American family infected with brain worms after eating undercooked bear meat

American family infected with brain worms after eating undercooked bear meat

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An American family who shared a meal of bear meat at a gathering was infected with brain worms, according to a new report from the Centers for Disease Control and Prevention (CDC).

In 2022, the Minnesota Department of Health learned that a man was hospitalized multiple times in a short period after showing symptoms such as fever, severe muscle pain, swelling around the eyes, and other concerning health problems.

Upon further investigation, it emerged that the 29-year-old man had attended a family reunion in South Dakota before becoming ill. At this gathering, one of the meals included skewers made with black bear meat from northern Saskatchewan by a family member.

According to the CDC report, the meat had been stored in a freezer for a month and a half before being thawed and was initially served rare, due to its darker color. Family members noticed the undercooked taste and recooked it before serving it again. The bear meat was consumed by nine family members in total.

The 29-year-old man became seriously ill and had to be taken to hospital, where doctors discovered he had a rare type of worm called trichinellosis, which usually comes from eating wild animals. This worm can travel through the body and even reach the brain.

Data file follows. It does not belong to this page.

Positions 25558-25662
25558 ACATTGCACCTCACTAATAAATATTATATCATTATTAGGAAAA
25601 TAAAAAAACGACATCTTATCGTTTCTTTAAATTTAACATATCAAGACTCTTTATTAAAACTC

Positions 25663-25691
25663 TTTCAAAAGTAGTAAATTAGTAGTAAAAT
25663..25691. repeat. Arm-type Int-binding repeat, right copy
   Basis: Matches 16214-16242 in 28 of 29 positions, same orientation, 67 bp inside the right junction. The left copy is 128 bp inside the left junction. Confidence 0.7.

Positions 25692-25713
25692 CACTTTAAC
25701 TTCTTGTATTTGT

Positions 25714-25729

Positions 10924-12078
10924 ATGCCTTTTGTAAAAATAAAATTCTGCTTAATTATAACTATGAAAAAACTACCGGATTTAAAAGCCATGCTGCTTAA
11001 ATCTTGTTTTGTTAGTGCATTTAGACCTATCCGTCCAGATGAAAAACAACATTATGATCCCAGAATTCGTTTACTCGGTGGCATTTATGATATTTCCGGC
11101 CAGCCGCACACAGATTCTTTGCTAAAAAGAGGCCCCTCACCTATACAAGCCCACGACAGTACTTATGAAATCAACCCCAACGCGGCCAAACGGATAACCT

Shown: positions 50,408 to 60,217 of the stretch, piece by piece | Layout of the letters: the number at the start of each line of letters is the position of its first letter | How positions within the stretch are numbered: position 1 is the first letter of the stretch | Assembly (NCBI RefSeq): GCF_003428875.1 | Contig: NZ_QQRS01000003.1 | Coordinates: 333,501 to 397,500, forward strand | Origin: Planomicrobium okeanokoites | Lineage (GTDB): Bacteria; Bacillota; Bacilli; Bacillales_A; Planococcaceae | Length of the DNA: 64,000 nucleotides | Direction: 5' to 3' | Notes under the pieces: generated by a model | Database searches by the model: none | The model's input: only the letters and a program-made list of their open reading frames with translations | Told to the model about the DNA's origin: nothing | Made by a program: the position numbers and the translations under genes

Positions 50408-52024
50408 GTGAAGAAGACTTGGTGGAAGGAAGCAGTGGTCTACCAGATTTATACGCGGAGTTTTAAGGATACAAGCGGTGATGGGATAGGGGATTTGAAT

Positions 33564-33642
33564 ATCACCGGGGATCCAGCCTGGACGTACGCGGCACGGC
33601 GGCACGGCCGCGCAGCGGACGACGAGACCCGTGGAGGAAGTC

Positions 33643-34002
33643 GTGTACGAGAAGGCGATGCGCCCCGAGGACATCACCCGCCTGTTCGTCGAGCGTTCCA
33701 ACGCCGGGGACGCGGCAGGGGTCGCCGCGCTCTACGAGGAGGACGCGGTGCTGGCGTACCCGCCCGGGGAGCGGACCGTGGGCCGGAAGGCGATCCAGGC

Dr. Celine Gounder explained to CBS that symptoms of a brain worm infection can include nausea, vomiting, headaches and seizures. However, some may not experience any symptoms. Dr. Gounder noted that the immune system typically surrounds parasites and turns them into hard, calcified structures, preventing them from spreading further through the body.

According to the CDC, the best way to ensure elimination of these parasites is to properly cook meat to at least 165 degrees Fahrenheit. They also warned that parasites could spread to other foods and advised avoiding cross-contamination.

Five other family members, including a 12-year-old girl, were also diagnosed with freeze-resistant worms. They were treated with a drug called albendazole, which prevents the worms from absorbing energy and eventually kills them.

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